VT MATH 2534 - Predicates and Quantified Statements I
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3.1 Predicates and Quantified Statements IPredicate calculus is the symbolic analysis of predicates and quantified statements.Consider the sentence“Rick Grimes was a sheriff’s deputy.”“Rick Grimes” is the subject and the phrase “was a sheriff’s deputy” is the predicate. If welet P stand for “was a sheriff’s deputy,” then we call P a predicate symbol. Thus, wewould say P (Rick Grimes) gives us the above sentence.DefinitionA is a sentence that contains a finite number of variables and becomesa statement when specific values are substituted for variables.The of a predicate variable is the set of all values that may besubstituted in place of the variable.Finding the Truth Values of a PredicateExample 1Let P (♥) be the predicate ♥2= 9 with domain the set Z of all integers. Indicate which ofthe following are true, and which are false.1. P (1)2. P (−3)3. P (7)DefinitionIf P (x) is a predicate and x has domain D, the of P (x) is the set ofall elements of D that make P (x) true when they are substituted for x.The truth set of P (x) is denoted {x ∈ D|P (x)}Example 2Find the truth set for the predicate given in Example 1. How would this answer change ifthe domain changed to Q? R? Will this always be the case?1One way to obtain statements from predicates is to add . Quantifiers arewords that refer to quantities. Examples include:• •The Universal Quantifier: ∀We call the symbol denoting “for all” the . How do weuse this in the English language? Consider the example:“All natural numbers are strictly positive.”We can equivalently say this as,“∀ x ∈ N, x > 0”Notice that the domain of the predicate variable is generally indicated between ∀ and thevariable name. The domain for this statement is N.There are multiple ways that ∀ can be translated. They include, but are not limited to:•••••DefinitionLet Q(x) be a predicate and D be the domain of x.A is a statement of the form∀x ∈ D, Q(x).When is a universal statement true? False?A value for x for which Q(x) is false is called a .2Example 3Determine whether the following universal statement is true or false.∀x ∈ D,1x≤ x1. D = {2, 4, 5}2. D = Z+, the set of all positive integers.3. D = ZThe method we used to prove that Example 3.1 is a true universal statement is called.Can you think of pros and cons of using this method?The Existential Quantifier: ∃We call the symbol denoting “there exists,” the .How do we use this in the English language? Consider the example:“There is at least one girl in this class”We can equivalently say this as,“∃ x ∈ {students in Math 2534} such that x is a girl.”Notice that the domain of the predicate variable is generally indicated between ∃ and thevariable name. Here we get that our domain is “students in Math 2534.”Consider the statement: “There are some girls in this class.” How would you translate this?There are multiple ways that ∃ can be translated. They include, but are not limited to:••••••3DefinitionLet Q(x) be a predicate and D be the domain of x.An is a statement of the form∃x ∈ D such that Q(x).When is an existential statement true? False?Example 4Determine whether the following existential statement is true or false.∃x ∈ D, x2+ 1 = 2x1. D = {2, 4, 5}2. D = Z−, the set of all negative integers.3. D = ZExample 5Rewrite the following formal statements informally.1. ∀x ∈ Q,1x∈ Q2. ∃x ∈ C such that x2= −13. ∀x ∈ R, ∃y ∈ R such that x + y = 1Example 6Rewrite the following informal statements, formally.1. Some people have tattoos.2. No student likes having tests on Friday.Universal Conditional StatementsA is one of the form∀x, if P (x), then Q(x).Example 71. Rewrite the statement∀x ∈ R, if x − 2 > 0, then x2> 0informally.2. Rewrite the statementWhenever any girl scout sells cookies outside Kroger, she makes a small fortune.formally.5Equivalent Forms of Universal and Existential StatementsNote that∀x ∈ U, if P (x), then Q(x) ≡ ∀x ∈ D, Q(x),where we narrow U to the domain D, where D is the domain consisting of all values of thevariable x that make P (x) true.For example,[∀x ∈ R, if x ∈ Z, then x ∈ Q] ≡ [∀x ∈ Z, x ∈ Q].Example 8Rewrite the following statement in two forms:(a) ∀x, if , then and(b) ∀ x, .All zombies are dead.Similarly, we can rewrite existential statements. Note that[∃x such that P (x) and Q(x)] ≡ [∃x ∈ D such that Q(x)],where D is the set of all x for which P (x) is true.Example 9Rewrite the following statement in two forms:(a) ∃x such that ∧ .(b) ∃ x such that .There is a telenovela that is funny and realistic.6Implicit Quantificationquantification occurs when a statement is missing the keywords to indicateuniversal or existential quantification. For example, considerThe sum of even integers is even.Let us rewrite this explicitly.DefinitionLet P (x) and Q(x) be predicates and suppose the common domain of x is D.• The notation means that every element in the truth setof P (x) is in the truth set of Q(x). That is,∀x, P (x) → Q(x)• The notation means that P (x) and Q(x) haveidentical truth sets, or, equivalently,∀x, P (x) ↔ Q(x).Example 10Which of the following are true for domain D = R?1. x > 2 =⇒ x > 12. x > 2 =⇒ x2> 43. x2> 4 =⇒ x > 24. x2> 4 ⇐⇒ |x| >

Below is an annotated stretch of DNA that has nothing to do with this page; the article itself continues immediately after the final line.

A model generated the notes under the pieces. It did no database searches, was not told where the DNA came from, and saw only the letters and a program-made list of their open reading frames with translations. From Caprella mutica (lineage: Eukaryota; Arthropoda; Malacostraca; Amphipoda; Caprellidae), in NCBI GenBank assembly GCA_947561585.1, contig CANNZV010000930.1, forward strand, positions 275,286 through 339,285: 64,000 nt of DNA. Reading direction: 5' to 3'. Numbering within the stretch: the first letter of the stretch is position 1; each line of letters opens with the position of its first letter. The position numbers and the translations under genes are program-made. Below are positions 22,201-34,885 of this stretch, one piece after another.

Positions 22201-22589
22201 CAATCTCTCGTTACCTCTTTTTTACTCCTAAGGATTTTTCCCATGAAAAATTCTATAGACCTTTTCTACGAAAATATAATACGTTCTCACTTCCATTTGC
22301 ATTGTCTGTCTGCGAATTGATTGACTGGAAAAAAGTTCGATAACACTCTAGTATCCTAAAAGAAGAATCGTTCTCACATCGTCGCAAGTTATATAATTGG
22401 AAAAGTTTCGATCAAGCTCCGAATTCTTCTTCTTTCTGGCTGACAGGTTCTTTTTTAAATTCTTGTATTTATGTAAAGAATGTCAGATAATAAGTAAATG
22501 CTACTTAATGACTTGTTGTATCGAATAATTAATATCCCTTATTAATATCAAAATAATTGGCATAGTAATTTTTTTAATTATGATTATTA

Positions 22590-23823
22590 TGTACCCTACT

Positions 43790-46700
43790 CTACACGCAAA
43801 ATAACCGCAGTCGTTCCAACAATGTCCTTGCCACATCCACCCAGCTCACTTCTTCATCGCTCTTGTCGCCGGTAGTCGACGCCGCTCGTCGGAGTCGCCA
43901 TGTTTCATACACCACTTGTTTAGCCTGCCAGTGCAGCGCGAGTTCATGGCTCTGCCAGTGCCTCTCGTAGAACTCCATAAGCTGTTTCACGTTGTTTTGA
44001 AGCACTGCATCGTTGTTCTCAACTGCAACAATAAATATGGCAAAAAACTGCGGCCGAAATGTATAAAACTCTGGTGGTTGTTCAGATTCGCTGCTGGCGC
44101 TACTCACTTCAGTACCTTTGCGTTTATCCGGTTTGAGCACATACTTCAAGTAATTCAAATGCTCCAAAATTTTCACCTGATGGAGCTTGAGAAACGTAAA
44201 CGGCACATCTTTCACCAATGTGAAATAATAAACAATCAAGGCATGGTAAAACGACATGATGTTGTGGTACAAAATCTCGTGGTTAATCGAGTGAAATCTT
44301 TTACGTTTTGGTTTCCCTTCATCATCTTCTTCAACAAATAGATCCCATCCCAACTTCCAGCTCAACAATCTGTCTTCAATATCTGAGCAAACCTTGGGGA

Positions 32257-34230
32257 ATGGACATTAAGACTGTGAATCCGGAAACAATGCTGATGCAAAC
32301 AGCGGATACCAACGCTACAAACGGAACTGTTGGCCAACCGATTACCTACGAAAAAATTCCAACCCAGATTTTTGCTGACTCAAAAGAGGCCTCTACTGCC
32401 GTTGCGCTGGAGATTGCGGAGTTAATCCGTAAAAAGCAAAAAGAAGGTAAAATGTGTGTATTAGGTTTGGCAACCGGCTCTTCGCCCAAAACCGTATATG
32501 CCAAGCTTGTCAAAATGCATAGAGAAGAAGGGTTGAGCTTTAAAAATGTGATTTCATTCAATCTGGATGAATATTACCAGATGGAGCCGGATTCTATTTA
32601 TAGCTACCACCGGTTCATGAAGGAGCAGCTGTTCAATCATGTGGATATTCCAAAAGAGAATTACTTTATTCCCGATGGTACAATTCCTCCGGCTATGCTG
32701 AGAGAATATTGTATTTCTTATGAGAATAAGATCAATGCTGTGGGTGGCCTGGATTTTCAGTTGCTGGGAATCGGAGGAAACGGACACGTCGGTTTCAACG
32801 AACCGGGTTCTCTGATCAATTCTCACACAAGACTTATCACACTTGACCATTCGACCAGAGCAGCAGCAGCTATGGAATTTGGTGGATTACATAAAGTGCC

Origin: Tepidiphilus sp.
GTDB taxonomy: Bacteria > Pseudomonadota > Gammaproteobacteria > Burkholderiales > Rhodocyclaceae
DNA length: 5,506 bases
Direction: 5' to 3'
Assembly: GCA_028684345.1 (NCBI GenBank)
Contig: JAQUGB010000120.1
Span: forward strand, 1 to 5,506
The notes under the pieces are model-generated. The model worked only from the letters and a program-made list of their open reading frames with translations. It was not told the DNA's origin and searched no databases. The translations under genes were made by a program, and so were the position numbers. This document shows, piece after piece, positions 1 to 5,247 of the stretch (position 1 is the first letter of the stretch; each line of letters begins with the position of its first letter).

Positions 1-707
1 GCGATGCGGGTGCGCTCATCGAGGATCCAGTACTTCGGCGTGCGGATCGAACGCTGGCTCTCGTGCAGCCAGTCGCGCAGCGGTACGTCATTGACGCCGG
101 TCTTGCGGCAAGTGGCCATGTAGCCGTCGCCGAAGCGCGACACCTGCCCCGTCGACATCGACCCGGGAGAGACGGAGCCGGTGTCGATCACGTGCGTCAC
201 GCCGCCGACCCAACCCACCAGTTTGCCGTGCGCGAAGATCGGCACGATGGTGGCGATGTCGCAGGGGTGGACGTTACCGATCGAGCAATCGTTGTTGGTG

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# VT MATH 2534 - Predicates and Quantified Statements I

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